# Wavenumber

(Redirected from Wave number)

Wavenumber in most physical sciences is a wave property inversely related to wavelength, having units of inverse length. Wavenumber is the spatial analogue of frequency. Application of a Fourier transformation on data in the time domain yields a frequency spectrum; applied on data in the spatial domain (data as a function of position) yields a spectrum as a function of wavenumber. The exact definition is dependent on the field.

## Physics

Here, wavenumber, k, is most frequently defined as

[itex]k \equiv \frac{2\pi}{\lambda} = \frac{2\pi\nu}{v_p}=\frac{\omega}{v_p},[itex]

where λ is the wavelength in the medium, ν is the frequency, vp is the phase velocity of wave, and ω is the angular frequency. The wavenumber is closely related to the concept of the wave vector.

## Spectroscopy

In spectroscopy, the wavenumber [itex]\tilde{\nu}[itex] is defined as

[itex]\tilde{\nu} = 1/\lambda,[itex]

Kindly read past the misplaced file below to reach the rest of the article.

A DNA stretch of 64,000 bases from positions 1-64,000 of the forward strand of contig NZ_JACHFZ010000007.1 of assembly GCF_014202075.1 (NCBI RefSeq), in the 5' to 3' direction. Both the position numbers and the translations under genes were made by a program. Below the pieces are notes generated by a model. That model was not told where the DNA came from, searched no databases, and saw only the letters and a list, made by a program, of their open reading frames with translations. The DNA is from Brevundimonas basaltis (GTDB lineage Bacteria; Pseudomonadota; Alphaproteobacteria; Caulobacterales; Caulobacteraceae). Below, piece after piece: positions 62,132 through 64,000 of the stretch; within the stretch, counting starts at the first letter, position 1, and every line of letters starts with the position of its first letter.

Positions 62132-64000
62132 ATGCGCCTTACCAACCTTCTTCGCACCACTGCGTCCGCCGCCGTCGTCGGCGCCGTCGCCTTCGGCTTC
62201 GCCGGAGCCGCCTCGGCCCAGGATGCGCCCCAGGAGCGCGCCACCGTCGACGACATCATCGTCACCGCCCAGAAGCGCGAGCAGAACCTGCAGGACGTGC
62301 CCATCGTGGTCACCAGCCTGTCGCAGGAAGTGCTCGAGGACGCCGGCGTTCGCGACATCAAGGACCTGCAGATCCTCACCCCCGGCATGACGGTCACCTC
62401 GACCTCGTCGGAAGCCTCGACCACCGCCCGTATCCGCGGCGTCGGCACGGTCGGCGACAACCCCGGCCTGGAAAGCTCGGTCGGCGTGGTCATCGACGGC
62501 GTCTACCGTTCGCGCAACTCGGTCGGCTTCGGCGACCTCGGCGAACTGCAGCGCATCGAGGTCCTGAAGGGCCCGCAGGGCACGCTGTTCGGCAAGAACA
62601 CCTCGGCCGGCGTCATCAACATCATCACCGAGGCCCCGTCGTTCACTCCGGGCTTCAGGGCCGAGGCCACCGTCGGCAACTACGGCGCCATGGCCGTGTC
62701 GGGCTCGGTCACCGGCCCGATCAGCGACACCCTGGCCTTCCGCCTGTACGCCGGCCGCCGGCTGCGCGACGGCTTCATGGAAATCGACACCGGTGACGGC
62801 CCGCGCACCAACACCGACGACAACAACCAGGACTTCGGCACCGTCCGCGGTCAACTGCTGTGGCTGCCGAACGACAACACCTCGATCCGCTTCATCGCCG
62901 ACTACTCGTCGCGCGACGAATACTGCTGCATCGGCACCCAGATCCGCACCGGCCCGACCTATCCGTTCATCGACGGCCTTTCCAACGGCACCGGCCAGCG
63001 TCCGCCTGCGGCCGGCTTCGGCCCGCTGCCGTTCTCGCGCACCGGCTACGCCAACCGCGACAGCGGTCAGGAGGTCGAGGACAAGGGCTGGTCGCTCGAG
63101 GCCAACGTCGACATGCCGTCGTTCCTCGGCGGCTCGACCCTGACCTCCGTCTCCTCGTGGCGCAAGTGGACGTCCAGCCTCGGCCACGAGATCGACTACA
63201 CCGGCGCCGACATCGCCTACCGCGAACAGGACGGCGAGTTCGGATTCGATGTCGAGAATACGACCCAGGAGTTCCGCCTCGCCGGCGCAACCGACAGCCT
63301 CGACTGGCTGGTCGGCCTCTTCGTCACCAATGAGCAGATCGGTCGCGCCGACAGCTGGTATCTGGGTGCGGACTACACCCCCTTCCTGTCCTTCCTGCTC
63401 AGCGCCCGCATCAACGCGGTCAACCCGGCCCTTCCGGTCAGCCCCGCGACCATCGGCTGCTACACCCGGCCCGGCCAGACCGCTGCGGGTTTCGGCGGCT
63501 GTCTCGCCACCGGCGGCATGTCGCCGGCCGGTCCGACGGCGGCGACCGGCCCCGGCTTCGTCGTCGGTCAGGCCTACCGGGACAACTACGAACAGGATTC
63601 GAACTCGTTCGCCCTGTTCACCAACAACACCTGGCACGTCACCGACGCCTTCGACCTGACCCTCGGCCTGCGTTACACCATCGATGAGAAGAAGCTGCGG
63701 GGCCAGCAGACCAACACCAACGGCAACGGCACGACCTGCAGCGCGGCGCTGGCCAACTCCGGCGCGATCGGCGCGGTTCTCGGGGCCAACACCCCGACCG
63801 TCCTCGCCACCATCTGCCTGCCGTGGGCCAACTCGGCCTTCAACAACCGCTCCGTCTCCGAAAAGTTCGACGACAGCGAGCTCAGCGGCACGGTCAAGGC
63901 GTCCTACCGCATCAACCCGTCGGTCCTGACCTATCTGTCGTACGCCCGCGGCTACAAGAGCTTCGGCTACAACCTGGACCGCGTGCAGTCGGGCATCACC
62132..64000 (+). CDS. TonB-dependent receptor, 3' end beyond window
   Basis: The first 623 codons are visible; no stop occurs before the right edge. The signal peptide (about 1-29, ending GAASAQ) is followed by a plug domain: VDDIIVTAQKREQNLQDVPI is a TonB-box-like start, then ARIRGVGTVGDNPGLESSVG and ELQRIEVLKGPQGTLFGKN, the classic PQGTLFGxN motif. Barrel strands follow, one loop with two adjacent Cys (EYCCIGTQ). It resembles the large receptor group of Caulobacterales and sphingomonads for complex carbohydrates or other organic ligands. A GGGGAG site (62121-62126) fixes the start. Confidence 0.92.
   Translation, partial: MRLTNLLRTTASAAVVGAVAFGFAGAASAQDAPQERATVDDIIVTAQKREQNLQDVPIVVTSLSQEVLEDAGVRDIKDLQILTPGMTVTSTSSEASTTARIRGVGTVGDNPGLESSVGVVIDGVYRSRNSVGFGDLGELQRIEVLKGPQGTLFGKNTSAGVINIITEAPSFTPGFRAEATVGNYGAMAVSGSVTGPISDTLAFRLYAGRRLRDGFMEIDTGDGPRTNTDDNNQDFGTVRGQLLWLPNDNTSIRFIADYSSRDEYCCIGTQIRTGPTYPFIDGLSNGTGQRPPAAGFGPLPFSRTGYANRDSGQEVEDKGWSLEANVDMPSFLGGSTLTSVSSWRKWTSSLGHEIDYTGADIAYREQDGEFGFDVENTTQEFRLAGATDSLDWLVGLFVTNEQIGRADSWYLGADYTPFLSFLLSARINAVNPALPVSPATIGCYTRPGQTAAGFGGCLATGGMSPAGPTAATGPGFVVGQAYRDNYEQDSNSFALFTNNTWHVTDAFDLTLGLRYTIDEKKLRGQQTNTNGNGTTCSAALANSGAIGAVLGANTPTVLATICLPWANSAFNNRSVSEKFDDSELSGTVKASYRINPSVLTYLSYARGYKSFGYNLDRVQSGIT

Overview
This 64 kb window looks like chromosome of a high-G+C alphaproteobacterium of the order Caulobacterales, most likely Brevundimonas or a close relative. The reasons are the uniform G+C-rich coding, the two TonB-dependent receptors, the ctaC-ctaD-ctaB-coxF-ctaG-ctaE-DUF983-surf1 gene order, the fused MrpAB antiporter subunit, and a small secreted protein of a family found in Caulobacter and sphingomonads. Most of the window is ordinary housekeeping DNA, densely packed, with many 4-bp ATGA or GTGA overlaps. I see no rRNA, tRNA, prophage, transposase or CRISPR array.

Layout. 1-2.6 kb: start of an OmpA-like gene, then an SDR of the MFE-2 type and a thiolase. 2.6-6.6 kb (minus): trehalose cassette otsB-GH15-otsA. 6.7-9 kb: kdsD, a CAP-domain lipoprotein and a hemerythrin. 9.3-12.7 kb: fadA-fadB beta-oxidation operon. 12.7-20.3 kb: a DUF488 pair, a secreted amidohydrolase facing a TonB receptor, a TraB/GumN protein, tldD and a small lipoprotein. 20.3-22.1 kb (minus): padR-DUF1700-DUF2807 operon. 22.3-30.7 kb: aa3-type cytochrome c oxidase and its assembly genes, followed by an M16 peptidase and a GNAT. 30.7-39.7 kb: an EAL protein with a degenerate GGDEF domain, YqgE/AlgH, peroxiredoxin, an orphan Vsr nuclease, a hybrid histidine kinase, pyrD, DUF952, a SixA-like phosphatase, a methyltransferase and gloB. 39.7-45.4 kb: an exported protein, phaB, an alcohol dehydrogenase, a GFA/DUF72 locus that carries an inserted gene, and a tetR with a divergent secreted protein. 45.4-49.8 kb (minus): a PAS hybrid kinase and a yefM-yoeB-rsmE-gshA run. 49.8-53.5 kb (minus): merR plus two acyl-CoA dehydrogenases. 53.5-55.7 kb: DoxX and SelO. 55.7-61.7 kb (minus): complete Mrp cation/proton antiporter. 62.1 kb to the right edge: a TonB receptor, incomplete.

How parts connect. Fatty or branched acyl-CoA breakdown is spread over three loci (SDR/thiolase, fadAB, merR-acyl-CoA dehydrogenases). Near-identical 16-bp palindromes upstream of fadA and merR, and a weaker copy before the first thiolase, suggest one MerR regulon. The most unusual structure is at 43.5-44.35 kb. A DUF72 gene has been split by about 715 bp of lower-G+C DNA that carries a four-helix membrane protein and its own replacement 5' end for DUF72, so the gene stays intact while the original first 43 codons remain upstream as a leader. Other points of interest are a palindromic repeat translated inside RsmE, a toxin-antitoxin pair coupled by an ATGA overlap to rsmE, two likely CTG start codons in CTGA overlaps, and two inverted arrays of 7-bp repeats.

where [itex]\lambda[itex] is measured in cm and refers to the wavelength in vacuum. The unit of this quantity is cm-1, pronounced as reciprocal centimeter. The historical reason for using this quantity is that this quantity is proportional to energy, but not dependent on the speed of light or Planck's constant, which were not known with sufficient accuracy (or not even known at all).

For example, the wavenumbers of the emissions lines of hydrogen atoms are given by

[itex]

\tilde{\nu} = R\left({1\over{{n_1}^2}} - {1\over{{n_2}^2}}\right) [itex]

where λ is the wavelength, R is Rydberg constant, [itex]n_1[itex] and [itex]n_2[itex] are the orbit numbers, and [itex]n_2[itex] is greater than [itex]n_1[itex].

Spectroscopists often express various quantities, such as frequency and energy in cm-1. In colloquial usage, the unit cm-1 is sometimes pronounced as "wavenumber", which confuses the role of a unit with that of a quantity. An incorrect phrase such as "The energy is 300 wavenumbers" should be read as "The energy corresponds to a wavenumber of 300 reciprocal centimeters".

## Atmospheric science

Wavenumber in atmospheric science is defined as length of the spatial domain divided by the wavelength, or equivalently the number of times a wave has the same phase over the spatial domain. The domain might be 2π for the non-dimensional case, or

[itex]2\pi R \cos\left(\phi\right)[itex]

for an atmospheric wave, where R is Earth's radius and φ is latitude. wavenumber-frequency diagrams are a common way of visualizing atmospheric waves.

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